Sunday, December 23, 2007

Gems from the North (3) - Bad Eschatology

The reason why there has been so little serious in social theory is bad eschatology.

Both premillennialism and amillennialism deny that there will ever be a Christian civilization prior to Christ’s Second Coming...

A few premillennialist and amillennialists have offered very cogent criticisms of modern humanist culture, but these critics have never offered a uniquely Christian alternative to the humanism they reject. This exclusive negativism has the effect of discouraging their followers. This lack of a legitimate cultural alternative has persuaded most Christians to shorten their time horizons. They lose hope in the future: present-orientation.

If there is no cultural alternative to humanism available in history, then the only reasonable Christian response is to pray for either the Rapture (dispensationalism) or the end of history (amillennialism). (Historic premillennialists and post-tribulational dispensationalists believe that the millennium will come only after Christians have gone through Armageddon and the Great Tribulation. I have no idea what they pray for.)

Premillennialist and amillennialists share a commitment to a coming cosmic discontinuity as the Church’s great hope in history: deliverance from on high (and in the case of premillennial dispensationalism, deliverance to on high).....
This affirmation of a coming cosmic discontinuity cuts the ground from under the Christian who would seek to discover a uniquely biblical social theory. It also undercuts the incentive for social action. Social action becomes a holding action at best and a kamikaze action at worst.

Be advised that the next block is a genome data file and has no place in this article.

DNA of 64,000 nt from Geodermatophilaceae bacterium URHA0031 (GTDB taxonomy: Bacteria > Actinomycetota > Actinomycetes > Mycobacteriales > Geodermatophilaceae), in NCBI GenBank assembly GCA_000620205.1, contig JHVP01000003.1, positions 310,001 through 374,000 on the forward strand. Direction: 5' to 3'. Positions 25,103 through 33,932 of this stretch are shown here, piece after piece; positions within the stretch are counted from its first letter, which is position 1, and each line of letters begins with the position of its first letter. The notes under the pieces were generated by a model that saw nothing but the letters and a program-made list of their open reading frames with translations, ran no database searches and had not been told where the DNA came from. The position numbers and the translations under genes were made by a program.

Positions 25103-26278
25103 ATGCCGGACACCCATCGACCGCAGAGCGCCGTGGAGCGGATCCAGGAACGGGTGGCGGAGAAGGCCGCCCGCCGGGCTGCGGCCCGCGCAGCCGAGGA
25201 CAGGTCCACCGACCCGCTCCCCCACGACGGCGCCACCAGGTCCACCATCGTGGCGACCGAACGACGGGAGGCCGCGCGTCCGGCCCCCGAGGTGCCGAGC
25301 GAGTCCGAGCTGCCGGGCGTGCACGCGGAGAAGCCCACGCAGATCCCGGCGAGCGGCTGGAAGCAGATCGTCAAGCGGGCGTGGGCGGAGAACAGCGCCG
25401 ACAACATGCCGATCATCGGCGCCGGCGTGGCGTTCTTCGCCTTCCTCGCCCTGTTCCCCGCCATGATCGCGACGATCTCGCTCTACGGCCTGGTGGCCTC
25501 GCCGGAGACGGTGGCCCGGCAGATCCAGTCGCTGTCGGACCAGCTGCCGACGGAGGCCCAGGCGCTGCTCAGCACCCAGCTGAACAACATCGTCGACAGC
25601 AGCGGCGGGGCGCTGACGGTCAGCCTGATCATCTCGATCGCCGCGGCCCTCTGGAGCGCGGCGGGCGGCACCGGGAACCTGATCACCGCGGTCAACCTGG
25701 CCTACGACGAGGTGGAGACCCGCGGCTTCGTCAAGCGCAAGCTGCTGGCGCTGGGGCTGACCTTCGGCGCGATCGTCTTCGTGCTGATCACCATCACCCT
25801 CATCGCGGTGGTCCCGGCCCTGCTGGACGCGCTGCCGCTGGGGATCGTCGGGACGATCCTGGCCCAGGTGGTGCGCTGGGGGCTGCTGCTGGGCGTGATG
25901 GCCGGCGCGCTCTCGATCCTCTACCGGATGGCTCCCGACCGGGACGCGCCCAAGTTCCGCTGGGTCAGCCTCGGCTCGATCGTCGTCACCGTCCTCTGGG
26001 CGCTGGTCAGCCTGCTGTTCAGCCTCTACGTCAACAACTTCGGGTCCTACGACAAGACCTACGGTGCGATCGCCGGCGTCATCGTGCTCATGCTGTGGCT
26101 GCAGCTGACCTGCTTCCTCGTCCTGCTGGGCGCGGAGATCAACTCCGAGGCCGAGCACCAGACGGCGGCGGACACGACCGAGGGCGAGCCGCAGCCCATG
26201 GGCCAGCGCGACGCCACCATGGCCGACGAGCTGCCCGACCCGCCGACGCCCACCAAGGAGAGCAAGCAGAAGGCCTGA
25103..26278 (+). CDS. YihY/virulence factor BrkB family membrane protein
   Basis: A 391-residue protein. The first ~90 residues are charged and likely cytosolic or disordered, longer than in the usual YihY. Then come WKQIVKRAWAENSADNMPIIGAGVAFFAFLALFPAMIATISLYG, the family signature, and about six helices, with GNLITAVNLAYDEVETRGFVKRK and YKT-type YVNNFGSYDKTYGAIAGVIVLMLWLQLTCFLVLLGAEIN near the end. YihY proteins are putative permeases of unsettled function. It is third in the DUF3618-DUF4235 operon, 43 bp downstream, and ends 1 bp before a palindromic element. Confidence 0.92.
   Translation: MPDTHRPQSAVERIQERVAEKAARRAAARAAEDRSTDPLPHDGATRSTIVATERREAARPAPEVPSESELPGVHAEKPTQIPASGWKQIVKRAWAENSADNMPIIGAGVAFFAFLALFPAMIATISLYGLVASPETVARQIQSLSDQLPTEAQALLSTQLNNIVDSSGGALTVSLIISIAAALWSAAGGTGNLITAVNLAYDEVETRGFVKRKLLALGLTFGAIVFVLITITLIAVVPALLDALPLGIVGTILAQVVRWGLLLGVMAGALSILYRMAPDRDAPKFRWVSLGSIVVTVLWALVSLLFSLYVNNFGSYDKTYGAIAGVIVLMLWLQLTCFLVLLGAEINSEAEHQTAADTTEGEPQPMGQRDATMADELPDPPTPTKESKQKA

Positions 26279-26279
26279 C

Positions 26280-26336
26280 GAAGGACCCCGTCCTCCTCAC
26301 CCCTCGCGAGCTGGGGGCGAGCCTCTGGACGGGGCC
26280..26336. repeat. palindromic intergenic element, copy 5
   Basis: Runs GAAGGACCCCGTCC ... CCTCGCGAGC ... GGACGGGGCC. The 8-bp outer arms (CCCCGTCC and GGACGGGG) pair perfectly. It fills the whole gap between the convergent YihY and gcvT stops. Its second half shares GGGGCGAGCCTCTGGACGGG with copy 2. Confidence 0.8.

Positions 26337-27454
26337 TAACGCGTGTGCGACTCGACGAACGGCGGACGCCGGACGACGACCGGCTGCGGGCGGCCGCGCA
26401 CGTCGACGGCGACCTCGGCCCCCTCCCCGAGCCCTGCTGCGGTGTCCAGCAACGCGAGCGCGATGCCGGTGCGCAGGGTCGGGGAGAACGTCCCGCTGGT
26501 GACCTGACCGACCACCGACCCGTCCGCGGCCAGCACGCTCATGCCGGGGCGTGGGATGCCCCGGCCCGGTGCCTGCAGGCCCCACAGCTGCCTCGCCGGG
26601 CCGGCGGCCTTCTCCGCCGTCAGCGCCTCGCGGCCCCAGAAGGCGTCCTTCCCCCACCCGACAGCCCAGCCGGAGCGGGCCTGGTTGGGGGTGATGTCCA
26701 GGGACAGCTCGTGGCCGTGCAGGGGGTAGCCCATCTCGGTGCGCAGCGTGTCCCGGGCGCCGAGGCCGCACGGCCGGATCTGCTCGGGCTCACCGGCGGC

The Church is believed to be incapable of changing history’s downward move into cultural evil. Social action is therefore adopted on an ad hoc basis: solving this or that immediate local problem. Effective Christian social action supposedly can accomplish little; therefore, it requires neither a long-term strategy nor a systematic concept of ethical cause and effect. Political power, not ethics, is viewed as historically determinative. Power is seen as a necessary evil today. Christians are supposedly never to exercise political power in the “Church Age.” Either they cannot or should not exercise it (possibly both).

The result is predictable: the absence of Christian social theory.(Millenialsm and Social Theory (pp 94-95).
This is an amazing situation. Most Christians are commited to this world going down the gurgler. They have more faith in the power of evil than in the power of the Holy Spirit to change human hearts and through changing human hearts to transform society. It is fairly easy to see who benefits most from pessimistic eschatology. I presume that tells us something about where it came from.


Steve Scott said...

"It is fairly easy to see who benefits most from pessimistic eschatology."

Doctrine of demons?

Anonymous said...

nice post. thanks.